Secret Rotation with HashiCorp Vault on AKS

Overview

HashiCorp Vault and ConsulTemplate has a feature what dynamic secret rotation with Kubernetes integration

Vault, Vault Agent, and Consul Template
  1. Vault Agent accesses to the Vault Server with authenticate with Kubernetes authentication using Service Account and CulsterRoleBinding
  2. Write vault volume on the volume on a pod.
  3. Consul Template uses the token and fetch secrets from vault Server
  4. Write secret on the Volume

Install Helm

Download the helm binary and put on your path.

helm init
helm list
Error: configmaps is forbidden: User "system:serviceaccount:kube-system:default" cannot list resource "configmaps" in API group "" in the namespace "kube-system"
$ kubectl apply -f tiller-service-account.yml
$ helm init
$ kubectl --namespace kube-system patch deploy tiller-deploy \
-p '{"spec":{"template":{"spec":{"serviceAccount":"tiller"}}}}'

Install Consul (Optional)

You can choose the storage of the Vault. The best option might be consul. Consul is a service mesh solution providing a full featured control plane with service discovery, configuration, and segmentation functionality. However, if you just want to test Vault, you don’t need this step.

$ git clone https://github.com/hashicorp/consul-helm.git
$ helm install -n consul ./consul-helm

Vault Server

Install

Using Helm Chart, deploy Vault Server

$ git clone https://github.com/hashicorp/vault-helm.git
$ cd vault-helm
$ helm install --name=vault .
$ kubectl get pods 
NAME READY STATUS RESTARTS AGE
consul-2ftq7 1/1 Running 0 141m
consul-ht6xb 1/1 Running 0 141m
consul-server-0 1/1 Running 0 141m
consul-server-1 1/1 Running 0 141m
consul-server-2 1/1 Running 0 141m
consul-sf8r2 1/1 Running 0 141m
vault-5cb479cf66-6gx7t 1/1 Running 0 136m
$ kubectl port-forward pod/vault-5cb479cf66-6gx7t 8200:8200
$ export VAULT_ADDR=http://localhost:8200

Initialize

See the status of the Vault Server

$ vault status
$ vault operator initUnseal Key 1: fXrDKdbLwL+lmrKrWCCKUt+GQu8maJ1Efv76y0roETyQ
Unseal Key 2: 8GnTaglKi5LsWLGxzU8TAEvnoVvp6wHK5DukgGGXgSfj
Unseal Key 3: YgD+Bl238aGmRWbqST61C2/JxUsjvY4Uj7w+MDTQgSBo
Unseal Key 4: UHt2X3zSaG+p7sizovViMGnD/k6Bi7FNYx8y+EwVUNLa
Unseal Key 5: TooR5MFJcGWc6ZnVYM8+jHNRpc6dMZkOXAvWWSFA+sVB
Initial Root Token: s.uIx8F9L7zl3nLqOqCDKo9L0MVault initialized with 5 key shares and a key threshold of 3. Please securelydistribute the key shares printed above. When the Vault is re-sealed,restarted, or stopped, you must supply at least 3 of these keys to unseal it
before it can start servicing requests.
Vault does not store the generated master key. Without at least 3 key to reconstruct the master key, Vault will remain permanently sealed!It is possible to generate new unseal keys, provided you have a quorum ofexisting unseal keys shares. See "vault operator rekey" for more information.
-key-shares=<int>
Number of key shares to split the generated master key into. This is the number of "unseal keys" to generate. This is aliased as "-n". The default is 5.
-key-threshold=<int>
Number of key shares required to reconstruct the master key. This must be less than or equal to -key-shares. This is aliased as "-t". The default is 3.

Unseal

It requires unseal operation before starting use the vault.

$ vault operator unseal fXrDKdbLwL+lmrKrWCCKUt+GQu8maJ1Efv76y0roETyQ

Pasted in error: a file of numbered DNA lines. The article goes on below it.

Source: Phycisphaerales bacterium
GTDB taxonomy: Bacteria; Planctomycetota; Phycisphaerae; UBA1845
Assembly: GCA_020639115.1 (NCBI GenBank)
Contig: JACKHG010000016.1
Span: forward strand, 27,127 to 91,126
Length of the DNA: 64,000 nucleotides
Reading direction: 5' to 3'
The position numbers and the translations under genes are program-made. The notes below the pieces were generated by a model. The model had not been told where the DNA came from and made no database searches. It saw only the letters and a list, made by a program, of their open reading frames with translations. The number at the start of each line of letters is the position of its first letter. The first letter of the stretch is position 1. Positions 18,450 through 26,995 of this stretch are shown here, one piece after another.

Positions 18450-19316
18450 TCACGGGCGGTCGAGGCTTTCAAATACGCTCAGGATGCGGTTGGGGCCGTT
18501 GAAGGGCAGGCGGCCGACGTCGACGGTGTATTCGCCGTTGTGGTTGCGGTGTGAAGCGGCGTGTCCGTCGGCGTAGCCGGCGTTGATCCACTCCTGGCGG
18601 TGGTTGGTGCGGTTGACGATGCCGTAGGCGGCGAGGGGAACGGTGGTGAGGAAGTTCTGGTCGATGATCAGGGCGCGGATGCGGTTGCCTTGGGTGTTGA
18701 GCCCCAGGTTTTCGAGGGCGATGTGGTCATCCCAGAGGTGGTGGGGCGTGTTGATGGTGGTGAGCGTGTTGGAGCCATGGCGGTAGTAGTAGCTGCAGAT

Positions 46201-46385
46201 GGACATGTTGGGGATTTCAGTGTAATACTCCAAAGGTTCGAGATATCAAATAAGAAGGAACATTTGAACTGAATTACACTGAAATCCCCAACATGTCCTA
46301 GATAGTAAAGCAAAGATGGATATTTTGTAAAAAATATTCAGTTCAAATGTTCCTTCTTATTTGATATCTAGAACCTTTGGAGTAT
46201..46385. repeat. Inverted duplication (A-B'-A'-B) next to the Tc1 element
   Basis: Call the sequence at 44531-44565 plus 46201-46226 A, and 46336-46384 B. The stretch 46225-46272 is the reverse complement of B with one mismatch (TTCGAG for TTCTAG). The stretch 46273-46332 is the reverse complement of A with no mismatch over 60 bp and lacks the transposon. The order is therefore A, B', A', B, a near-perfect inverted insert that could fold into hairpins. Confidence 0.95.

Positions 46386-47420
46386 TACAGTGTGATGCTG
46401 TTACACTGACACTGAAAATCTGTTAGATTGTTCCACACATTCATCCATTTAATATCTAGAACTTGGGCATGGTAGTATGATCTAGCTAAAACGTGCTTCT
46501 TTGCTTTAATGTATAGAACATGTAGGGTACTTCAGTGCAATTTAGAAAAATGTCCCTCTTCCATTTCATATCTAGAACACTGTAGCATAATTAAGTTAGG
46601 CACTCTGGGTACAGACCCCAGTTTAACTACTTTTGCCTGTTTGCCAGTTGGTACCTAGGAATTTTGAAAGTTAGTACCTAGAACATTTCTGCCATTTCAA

$ vault status
Key Value
--- -----
Seal Type shamir
Initialized true
Sealed false
Total Shares 5
Threshold 3
Version 1.2.0
Cluster Name vault-cluster-a1b7f2b1
Cluster ID 4f50bf0c-1582-b03d-249d-e795ea18a583
HA Enabled true
HA Cluster https://10.244.2.33:8201
HA Mode active

Login

Login to vault server using Intial Root Token that you see on the initialization process.

$ vault login s.uIx8F9L7zl3nLqOqCDKo9L0M

Run sample

Clone the sample

$ git clone git@github.com:hashicorp/vault-guides.git
$ cd vault-guides/identity/vault-agent-k8s-demo

Create RoleBindings for Dashboard

Your AKS dashboard might look like this. Create RoleBinding for solve this.

Dashboard
$ kubectl create clusterrolebinding kubernetes-dashboard -n kube-system --clusterrole=cluster-admin -- serviceaccount=kube-system:kubernetes-dashboard  $ az aks browse --resource-group $(terraform output resource_group_name) --name $(terraform output kubernetes_cluster_name)
DashBoard (works)

Change the configuration files

Get the Kubernetes master URL. You can find the master url.

$ kubectl cluster-info
Kubernetes master is running at https://tsushikeya-keyvaultaks-abcdefg01235.hcp.westus.azmk8s.io:443
Heapster is running at
./setup-k8s-auth.sh

Deploy nginx with Vault Agent and Consul Template

Change the example-k8s.spec.yml about the VAULT_ADDR parts. then deploy.

$ kubectl apply -f example-k8s-spec.yml

Test

In your terminal, connect to the nginx pod.

$ kubectl port-forward vault-agent-example 8090:80
The first try
$ vault kv put secret/myapp/config username='appuser' password='suP4rsec(et!' ttl='30s'
Works!

Conclusion

Vault with Consul Template is very cool solution for secret rotation. Also, It is useful when you want to deploy vault on on premise limited cluster.

Personal Pitfall

The helm chart and tutorial is great and cristal clear. However, I fall into a pitfall. At the first time, I deploy Vault server with my self-made YAML file, the next day, Vault Helm Chart has been released. I deploy it using helm chart.
Once I configured, it emit 403 or other very weird behaviors. I redeploy the Vault Server, clear the Consul data and so on however, nothing changed.

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